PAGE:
This formula gives us a new insight on how the curvature of a surface affects the length of paths defined over it. We will prove it by studying a quite simple definition of a path integral and looking at the geometric information it contains.

It is worth remarking that several approaches to path integrals exist in the literature. The most famous ones are Feynman and Wiener integrals. Feynman integrals, although not fully formalized from a mathematical point of view, are used in Quantum Mechanics to capture physical information, (see 5), (6). The Wiener integrals are defined on sets of continuous paths in Euclidean space and model Brownian motion. However, the differential paths have Wiener measure zero, (see, e.g., [5, Theorem 1.1]), and hence do not have a notion of length. It could be interesting to see if the integral of length makes some sense in any of the mathematical formulations of Feynman integrals.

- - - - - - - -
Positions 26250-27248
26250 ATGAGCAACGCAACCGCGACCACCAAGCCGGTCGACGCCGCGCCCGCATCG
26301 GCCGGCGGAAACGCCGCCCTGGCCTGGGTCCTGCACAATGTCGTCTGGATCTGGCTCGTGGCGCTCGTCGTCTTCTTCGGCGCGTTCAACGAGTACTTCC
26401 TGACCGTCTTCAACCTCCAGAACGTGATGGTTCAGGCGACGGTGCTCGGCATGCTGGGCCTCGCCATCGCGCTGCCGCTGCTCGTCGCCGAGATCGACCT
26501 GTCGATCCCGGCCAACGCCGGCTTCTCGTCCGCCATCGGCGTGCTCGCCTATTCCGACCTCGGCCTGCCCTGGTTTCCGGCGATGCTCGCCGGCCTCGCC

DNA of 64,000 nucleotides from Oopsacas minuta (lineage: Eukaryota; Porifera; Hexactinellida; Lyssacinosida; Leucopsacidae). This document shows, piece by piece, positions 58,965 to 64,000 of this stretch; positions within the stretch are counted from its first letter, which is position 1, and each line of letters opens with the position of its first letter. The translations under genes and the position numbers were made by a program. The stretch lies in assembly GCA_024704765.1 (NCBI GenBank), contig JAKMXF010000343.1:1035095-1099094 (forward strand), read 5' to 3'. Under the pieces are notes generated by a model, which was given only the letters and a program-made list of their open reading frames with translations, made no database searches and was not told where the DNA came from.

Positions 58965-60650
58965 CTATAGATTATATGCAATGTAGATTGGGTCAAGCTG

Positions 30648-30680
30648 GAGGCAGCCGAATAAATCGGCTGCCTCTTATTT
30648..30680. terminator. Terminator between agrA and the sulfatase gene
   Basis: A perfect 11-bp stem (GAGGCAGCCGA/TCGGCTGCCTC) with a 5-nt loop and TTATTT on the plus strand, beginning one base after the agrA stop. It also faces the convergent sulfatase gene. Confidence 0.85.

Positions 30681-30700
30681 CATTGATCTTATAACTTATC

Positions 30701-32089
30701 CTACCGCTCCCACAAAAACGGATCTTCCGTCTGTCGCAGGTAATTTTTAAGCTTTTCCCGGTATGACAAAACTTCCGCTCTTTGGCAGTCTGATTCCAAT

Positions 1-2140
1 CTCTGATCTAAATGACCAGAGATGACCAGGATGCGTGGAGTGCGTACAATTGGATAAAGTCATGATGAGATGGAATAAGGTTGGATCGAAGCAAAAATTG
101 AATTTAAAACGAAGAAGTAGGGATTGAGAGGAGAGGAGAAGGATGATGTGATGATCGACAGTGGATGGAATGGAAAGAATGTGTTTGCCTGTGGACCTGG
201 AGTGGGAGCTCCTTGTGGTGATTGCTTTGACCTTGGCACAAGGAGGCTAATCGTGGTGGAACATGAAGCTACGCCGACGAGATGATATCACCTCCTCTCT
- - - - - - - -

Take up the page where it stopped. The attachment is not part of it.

2. Paths as simplexes and their measure

Coming back to the case of the plane R2, a path in Γ p,q (t) is determined, first, by the order in which we glue a finite number of segments given by the flows of x and y , and second, by the length of these segments: for the horizontal (resp. vertical) part, the length is x 1x 0, (resp., y 1y 0). Such order can be represented by a finite sequence c of the numbers 1 and 2, where 1 represents an horizontal segment and 2 represents a vertical one, i.e., by an element of the set

In this way, we can write

as a disjoint union, where each denotes the set of paths built with order c. If c ∈ C(n), a path γ corresponds to a vector s , where s j is the length of the jth segment of γ. We can distinguish four cases: